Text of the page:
After Jan Robinson lost her 26-year-old daughter to heart failure from her eating disorders, she founded an organization that would alert people to the risks of not treating the illness.
"I don't want people to go through what she went through," Ms. Robinson said. "I didn't take (her eating disorders) serious enough until she almost died the first time."
When Ms. Robinson finally realized how serious her daughter's illness was, she got her help, but Mary Cameron Robinson died several years later.
In 2006, Ms. Robinson and her best friend, Ashley Yates, founded the Mary Cameron Robinson Foundation for the prevention of eating disorders. The foundation focuses on educating the Chattanooga area about eating disorders by offering information though a Web site and pamphlets and visiting high and middle schools.
About 11 million people in America suffer from an eating disorder, most commonly anorexia and bulimia, according to the Eating Disorders Coalition for Research, Policy and Action, a Washington, D.C.-based group.
SIGNS TO LOOK FOR
The shame that follows a person fighting an eating disorder can cause many to avoid treatment, said Corey Emerick, primary counselor for the Center of Eating Disorders at Focus Healthcare of Tennessee.
"Most people have struggles with their body weight," Ms. Emerick said. "We all over-eat or under-eat at times."
The key to recognizing an eating disorder is noticing a compulsive behavior that could include purging after eating, misusing diet pills or laxatives, over exercising or overeating then starving oneself on a regular basis, she said.
Anorexia is "an altered state of perception" in which the person sees herself or himself as overweight, regardless of reality, said Dr. Veronica Gunn, chief medical officer for the Tennessee Department of Health, and the usual behaviors include strict calorie counting and diet restrictions,
Bulimia, on the other hand, usually includes binge eating followed by purging, she said.
Eating disorders are recognized as a mental illness and usually coexist with anxiety or depression, said Sarah Lingo, Tennessee Department of Mental Health and Development Disabilities spokeswoman.
One reason young women seem to struggle more with the disorder is the pressure society puts on them to look beautiful and thin, Ms. Emerick said.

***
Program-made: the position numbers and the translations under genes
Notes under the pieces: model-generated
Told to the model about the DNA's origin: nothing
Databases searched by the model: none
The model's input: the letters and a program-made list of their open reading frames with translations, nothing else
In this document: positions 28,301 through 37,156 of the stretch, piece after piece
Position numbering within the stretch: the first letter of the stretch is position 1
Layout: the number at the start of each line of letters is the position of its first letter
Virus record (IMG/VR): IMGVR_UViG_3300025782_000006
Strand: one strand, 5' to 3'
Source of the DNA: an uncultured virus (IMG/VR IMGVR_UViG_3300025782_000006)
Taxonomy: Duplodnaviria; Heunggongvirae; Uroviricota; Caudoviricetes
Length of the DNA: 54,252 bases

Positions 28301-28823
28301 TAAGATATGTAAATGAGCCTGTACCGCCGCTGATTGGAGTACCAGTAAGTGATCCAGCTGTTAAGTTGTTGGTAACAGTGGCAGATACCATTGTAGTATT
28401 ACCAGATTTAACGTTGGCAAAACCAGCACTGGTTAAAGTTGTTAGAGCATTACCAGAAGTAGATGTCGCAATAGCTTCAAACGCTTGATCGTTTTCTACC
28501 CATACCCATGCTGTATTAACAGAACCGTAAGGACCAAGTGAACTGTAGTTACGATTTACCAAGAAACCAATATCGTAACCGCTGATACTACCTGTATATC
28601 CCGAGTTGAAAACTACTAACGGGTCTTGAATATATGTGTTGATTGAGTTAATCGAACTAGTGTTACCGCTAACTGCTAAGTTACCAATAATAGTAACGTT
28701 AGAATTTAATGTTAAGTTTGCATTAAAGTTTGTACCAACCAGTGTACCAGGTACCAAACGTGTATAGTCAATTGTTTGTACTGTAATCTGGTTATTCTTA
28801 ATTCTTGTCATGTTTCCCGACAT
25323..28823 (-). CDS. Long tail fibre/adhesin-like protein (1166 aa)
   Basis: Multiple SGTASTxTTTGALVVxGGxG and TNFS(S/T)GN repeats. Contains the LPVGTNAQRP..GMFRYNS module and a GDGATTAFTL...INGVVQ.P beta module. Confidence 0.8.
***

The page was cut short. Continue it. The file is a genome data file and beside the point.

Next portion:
"As a society, we're obsessed with body image," she said.
But it's not just a question of how someone looks, Ms. Emerick said, because prolonged eating disorders can be deadly.
Lack of nutrition after a period of time can cause imbalances in hormones, muscle shrinkage and kidney and heart failure, Dr. Gunn said, while purging can cause electrolyte imbalances that lead to heart failure, brain malfunction and problems to kidneys and the liver.
"Significant eating disorders can effect every organ in the body," she said.
If you see any signs that someone is struggling with an eating disorder, the best approach is to ask in a concerned manner with an "I statement," Ms. Emerick said.
When you say, "I am concerned about you," instead of "You have a problem," a person will usually respond better if the language is not accusing them, she said.
If a someone is compulsively struggling with an eating disorder it is important for them to get professional help because "it's such a hard thing to break and it can be really deadly," she said.
Eating disorder facts
* About 11 million Americans suffer from an eating disorder
* An estimated 90 percent are adolescent and young woman, though men and other adults also suffer
* Nearly half of all Americans know someone with an eating disorder
* Anorexia is the third most common chronic illness among adolescents
* Eating disorders are increasing in younger age groups, as young as 7 years old
* 40 percent to 60 percent of high school girls diet
* 13 percent of high school girls purge
Source: Eating Disorders Coalition